A primer for transferring your tape collection to DVD
Written by Robert DeMoulin
© 2003 Sony Electronics Inc.
So, you're considering the purchase of a DVD burner with the
idea of preserving your aging tape collection to DVD. Certainly
it's a good idea as most tape technologies begin to lose the
ability to hold the recording over time. In as little as 10 years,
you may experience drop-outs and fuzziness in the video. The
solution? Transferring the tape to a more stable medium is
probably the best solution. DVD is an excellent medium due to the
fact that the penetration of DVD into the home is already a
staggering 54% in only 6 years of DVD player being available. As a
result, you'll have plenty of places to play the DVD once its been
made. DVD is an optical technology, with a media shelf life better
than 30 years, making it ideal media to preserve your video tapes
on. Up to 2 hours of video can fit onto a single DVD disc, and
with the falling cost of DVD recordable/rewritable media, it's
A Word About Copyrights - Please respect the
rights of copyright holders and don't record anything onto a DVD
or CD if you do not have the rights to do so.
What You'll Need to Get Started
As with many things in life, you get what you pay for. Getting
good quality results when transferring tape to DVD depends on
having a fast enough computer and, most importantly, a good
quality capture card. Burning the DVDs after capturing the video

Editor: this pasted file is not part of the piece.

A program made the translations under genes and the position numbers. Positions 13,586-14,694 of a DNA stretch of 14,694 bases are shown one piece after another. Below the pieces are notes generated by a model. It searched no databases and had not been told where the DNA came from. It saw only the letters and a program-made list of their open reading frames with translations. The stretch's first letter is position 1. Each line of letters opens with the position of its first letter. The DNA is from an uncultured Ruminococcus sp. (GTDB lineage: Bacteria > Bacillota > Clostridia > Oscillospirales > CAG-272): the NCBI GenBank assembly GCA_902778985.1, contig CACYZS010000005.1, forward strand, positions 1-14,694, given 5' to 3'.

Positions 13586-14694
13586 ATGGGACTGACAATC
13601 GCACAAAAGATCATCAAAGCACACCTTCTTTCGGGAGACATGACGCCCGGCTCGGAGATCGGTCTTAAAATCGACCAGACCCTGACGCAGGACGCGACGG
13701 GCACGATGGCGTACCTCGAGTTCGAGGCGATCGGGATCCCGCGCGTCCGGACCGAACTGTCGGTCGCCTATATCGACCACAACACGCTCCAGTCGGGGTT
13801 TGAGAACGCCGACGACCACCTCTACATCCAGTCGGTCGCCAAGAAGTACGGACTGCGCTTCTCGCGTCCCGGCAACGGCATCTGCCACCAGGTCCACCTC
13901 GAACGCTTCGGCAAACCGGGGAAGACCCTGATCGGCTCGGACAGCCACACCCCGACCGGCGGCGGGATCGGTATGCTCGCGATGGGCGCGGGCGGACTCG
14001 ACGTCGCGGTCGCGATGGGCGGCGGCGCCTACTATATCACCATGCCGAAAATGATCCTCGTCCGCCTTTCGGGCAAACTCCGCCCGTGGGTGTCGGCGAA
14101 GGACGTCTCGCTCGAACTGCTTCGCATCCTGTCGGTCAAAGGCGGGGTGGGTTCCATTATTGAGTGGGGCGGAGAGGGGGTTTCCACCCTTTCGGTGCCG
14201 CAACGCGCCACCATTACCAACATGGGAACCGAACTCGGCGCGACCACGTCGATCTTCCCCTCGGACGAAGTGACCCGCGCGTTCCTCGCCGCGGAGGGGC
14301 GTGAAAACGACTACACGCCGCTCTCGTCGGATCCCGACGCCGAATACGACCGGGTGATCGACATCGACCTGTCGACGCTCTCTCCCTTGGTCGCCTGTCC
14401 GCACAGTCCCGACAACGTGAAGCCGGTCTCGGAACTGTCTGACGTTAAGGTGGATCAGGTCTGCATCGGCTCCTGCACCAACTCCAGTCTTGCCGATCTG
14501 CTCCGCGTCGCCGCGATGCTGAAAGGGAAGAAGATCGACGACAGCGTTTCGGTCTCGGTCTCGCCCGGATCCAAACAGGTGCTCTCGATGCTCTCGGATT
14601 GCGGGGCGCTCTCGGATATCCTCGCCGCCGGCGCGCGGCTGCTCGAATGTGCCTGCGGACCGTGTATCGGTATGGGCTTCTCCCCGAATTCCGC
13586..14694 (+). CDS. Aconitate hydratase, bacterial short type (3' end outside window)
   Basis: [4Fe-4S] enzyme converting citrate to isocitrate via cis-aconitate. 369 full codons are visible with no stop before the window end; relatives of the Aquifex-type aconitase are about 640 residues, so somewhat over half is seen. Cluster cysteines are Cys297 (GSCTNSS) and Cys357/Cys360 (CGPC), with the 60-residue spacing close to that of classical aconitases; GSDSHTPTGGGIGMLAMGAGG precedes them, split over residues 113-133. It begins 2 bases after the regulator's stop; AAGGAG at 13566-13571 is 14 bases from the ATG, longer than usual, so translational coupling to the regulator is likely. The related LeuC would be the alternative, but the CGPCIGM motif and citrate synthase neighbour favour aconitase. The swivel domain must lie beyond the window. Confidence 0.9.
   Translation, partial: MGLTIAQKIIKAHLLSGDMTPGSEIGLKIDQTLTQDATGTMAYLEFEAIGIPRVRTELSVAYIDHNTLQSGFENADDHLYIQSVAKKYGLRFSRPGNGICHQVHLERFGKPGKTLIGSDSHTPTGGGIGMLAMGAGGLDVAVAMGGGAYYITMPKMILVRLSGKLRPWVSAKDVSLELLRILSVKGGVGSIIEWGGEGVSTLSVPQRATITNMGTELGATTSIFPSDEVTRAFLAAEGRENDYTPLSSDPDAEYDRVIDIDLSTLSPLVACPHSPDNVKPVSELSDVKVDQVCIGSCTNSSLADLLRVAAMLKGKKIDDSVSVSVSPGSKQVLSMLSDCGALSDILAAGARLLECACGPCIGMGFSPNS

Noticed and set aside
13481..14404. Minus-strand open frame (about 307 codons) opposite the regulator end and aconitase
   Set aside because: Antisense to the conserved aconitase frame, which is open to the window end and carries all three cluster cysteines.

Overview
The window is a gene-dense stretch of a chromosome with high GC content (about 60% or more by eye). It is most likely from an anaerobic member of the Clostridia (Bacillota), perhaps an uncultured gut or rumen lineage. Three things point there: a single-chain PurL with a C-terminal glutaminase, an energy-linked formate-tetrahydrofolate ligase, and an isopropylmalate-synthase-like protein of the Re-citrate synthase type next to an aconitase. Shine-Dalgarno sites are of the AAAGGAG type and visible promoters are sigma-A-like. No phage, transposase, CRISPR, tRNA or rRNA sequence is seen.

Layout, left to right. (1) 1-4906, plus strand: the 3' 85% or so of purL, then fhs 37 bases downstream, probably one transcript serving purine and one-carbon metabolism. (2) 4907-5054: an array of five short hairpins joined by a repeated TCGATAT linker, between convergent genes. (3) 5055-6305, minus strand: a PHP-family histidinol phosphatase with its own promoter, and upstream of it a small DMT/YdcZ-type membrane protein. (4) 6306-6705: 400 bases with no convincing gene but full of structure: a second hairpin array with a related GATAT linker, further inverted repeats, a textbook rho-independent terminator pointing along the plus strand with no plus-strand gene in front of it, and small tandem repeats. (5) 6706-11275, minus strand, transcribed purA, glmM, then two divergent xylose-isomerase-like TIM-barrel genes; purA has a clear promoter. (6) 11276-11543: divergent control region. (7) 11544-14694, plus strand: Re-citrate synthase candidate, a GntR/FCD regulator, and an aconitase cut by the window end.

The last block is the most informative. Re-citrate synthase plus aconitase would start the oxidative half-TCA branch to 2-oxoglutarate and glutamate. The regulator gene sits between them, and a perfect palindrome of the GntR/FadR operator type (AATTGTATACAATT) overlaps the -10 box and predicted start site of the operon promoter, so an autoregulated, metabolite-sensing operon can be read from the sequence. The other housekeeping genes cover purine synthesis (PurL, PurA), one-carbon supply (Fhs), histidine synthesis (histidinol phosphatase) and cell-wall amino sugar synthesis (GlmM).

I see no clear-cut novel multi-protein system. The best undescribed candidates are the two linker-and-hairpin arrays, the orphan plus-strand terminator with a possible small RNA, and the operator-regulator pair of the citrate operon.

brings into question what kind of DVD burner is best and which DVD
format you should use.
Here are some considerations for equipment:
Computer - For the purpose of this paper,
we'll keep it simple and deal with Windows PCs only. CPU speed,
RAM, and hard disk space are critical. While you can get by with a
Pentium III 800mhz CPU, you'll find that a Pentium 4 or equivalent
CPU is worth the money. Rendering of video is very CPU intensive,
so the faster the CPU, the quicker the video will be rendered. Go
with a minimum of 256 RAM, and get as big of a hard drive as you
can. You can also add an extra hard drive to your system if
needed. Capturing video for DVD is typically about 35Mb per
minute, so you'll need almost 5GB of hard drive space for a 2 hour
Video Capture equipment - A very critical
component. The better your video capture hardware, the better the
capture will be. Be sure to pick one that can capture video for
MPEG-2/DVD. There are solutions from ATI
or Nvida that are add-in cards for your PC, or solutions from
that are external to your computer, using USB 2.0 or
IEEE1394/FireWire/i.LINK to connect to the PC. Be sure the video
capture solution you choose has analog inputs, typically composite
video (the yellow RCA jack) and left/right stereo (Red and White
RCA jacks). If you're fortunate enough to have S-Video (DIN style
connector with 4 pins) outputs on your tape deck, pick a video
capture solution that has S-Video inputs and left/right stereo
inputs. S-Video will give you a better signal than composite. All
of the video capture solutions will come with software for doing
capturing. If your PC came equipped with a video capture port and
audio inputs, you may want to try out the quality of your built in
solution before looking to buy something else.
DVD recorder - Another important
consideration, for both hardware and bundled software. The
flexibility of the
Sony Dual RW
DVD recorders is hard to match as they record on both DVD+R and DVD+RW discs.
Why is this important? You may want to share your DVDs with others
and its possible that a friends DVD player may prefer one format